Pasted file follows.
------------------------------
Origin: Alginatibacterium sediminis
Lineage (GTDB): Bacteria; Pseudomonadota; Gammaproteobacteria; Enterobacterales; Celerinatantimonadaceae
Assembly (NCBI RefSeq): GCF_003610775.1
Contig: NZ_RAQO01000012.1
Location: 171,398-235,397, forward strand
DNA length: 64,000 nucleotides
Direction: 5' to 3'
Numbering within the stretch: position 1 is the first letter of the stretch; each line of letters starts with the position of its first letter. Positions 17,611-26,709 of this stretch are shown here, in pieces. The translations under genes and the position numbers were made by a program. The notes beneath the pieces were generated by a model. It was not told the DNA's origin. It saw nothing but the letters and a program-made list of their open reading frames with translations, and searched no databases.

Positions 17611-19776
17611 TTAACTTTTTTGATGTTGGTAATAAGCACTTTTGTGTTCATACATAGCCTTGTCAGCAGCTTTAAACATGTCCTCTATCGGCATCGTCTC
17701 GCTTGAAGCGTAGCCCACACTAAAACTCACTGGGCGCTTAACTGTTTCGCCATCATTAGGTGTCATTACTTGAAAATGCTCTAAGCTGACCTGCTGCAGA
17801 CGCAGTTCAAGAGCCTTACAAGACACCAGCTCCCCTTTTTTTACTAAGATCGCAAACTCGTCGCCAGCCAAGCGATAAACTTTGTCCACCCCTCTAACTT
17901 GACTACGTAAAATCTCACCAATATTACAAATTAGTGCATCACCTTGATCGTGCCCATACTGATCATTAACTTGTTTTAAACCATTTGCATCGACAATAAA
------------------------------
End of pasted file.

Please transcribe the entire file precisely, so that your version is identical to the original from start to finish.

Origin: Alginatibacterium sediminis
Lineage (GTDB): Bacteria; Pseudomonadota; Gammaproteobacteria; Enterobacterales; Celerinatantimonadaceae
Assembly (NCBI RefSeq): GCF_003610775.1
Contig: NZ_RAQO01000012.1
Location: 171,398-235,397, forward strand
DNA length: 64,000 nucleotides
Direction: 5' to 3'
Numbering within the stretch: position 1 is the first letter of the stretch; each line of letters starts with the position of its first letter. Positions 17,611-26,709 of this stretch are shown here, in pieces. The translations under genes and the position numbers were made by a program. The notes beneath the pieces were generated by a model. It was not told the DNA's origin. It saw nothing but the letters and a program-made list of their open reading frames with translations, and searched no databases.

Positions 17611-19776
17611 TTAACTTTTTTGATGTTGGTAATAAGCACTTTTGTGTTCATACATAGCCTTGTCAGCAGCTTTAAACATGTCCTCTATCGGCATCGTCTC
17701 GCTTGAAGCGTAGCCCACACTAAAACTCACTGGGCGCTTAACTGTTTCGCCATCATTAGGTGTCATTACTTGAAAATGCTCTAAGCTGACCTGCTGCAGA
17801 CGCAGTTCAAGAGCCTTACAAGACACCAGCTCCCCTTTTTTTACTAAGATCGCAAACTCGTCGCCAGCCAAGCGATAAACTTTGTCCACCCCTCTAACTT
17901 GACTACGTAAAATCTCACCAATATTACAAATTAGTGCATCACCTTGATCGTGCCCATACTGATCATTAACTTGTTTTAAACCATTTGCATCGACAATAAA